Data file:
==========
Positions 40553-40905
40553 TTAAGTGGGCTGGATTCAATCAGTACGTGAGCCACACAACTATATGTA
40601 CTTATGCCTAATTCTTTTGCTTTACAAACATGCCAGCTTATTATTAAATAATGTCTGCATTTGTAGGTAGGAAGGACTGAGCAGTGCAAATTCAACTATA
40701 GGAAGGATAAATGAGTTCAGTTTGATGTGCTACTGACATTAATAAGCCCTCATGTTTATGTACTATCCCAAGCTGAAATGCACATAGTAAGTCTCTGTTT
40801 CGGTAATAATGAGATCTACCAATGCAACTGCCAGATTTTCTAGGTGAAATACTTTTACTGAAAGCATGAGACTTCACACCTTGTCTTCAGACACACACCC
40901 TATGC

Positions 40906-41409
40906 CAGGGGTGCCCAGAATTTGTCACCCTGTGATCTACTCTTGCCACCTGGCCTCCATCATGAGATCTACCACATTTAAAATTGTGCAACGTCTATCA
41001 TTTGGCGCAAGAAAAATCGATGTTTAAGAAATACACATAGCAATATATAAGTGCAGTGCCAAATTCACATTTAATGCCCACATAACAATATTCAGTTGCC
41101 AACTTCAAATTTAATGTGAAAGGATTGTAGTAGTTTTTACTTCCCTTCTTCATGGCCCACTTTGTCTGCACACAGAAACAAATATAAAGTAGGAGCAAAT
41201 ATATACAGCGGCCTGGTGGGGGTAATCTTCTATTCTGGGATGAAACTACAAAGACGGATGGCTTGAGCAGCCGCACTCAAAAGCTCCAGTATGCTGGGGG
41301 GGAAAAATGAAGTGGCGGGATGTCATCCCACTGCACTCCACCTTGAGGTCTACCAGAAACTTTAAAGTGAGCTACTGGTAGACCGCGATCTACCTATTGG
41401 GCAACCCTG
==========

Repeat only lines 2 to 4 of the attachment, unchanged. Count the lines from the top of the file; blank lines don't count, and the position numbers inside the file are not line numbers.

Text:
40553 TTAAGTGGGCTGGATTCAATCAGTACGTGAGCCACACAACTATATGTA
40601 CTTATGCCTAATTCTTTTGCTTTACAAACATGCCAGCTTATTATTAAATAATGTCTGCATTTGTAGGTAGGAAGGACTGAGCAGTGCAAATTCAACTATA
40701 GGAAGGATAAATGAGTTCAGTTTGATGTGCTACTGACATTAATAAGCCCTCATGTTTATGTACTATCCCAAGCTGAAATGCACATAGTAAGTCTCTGTTT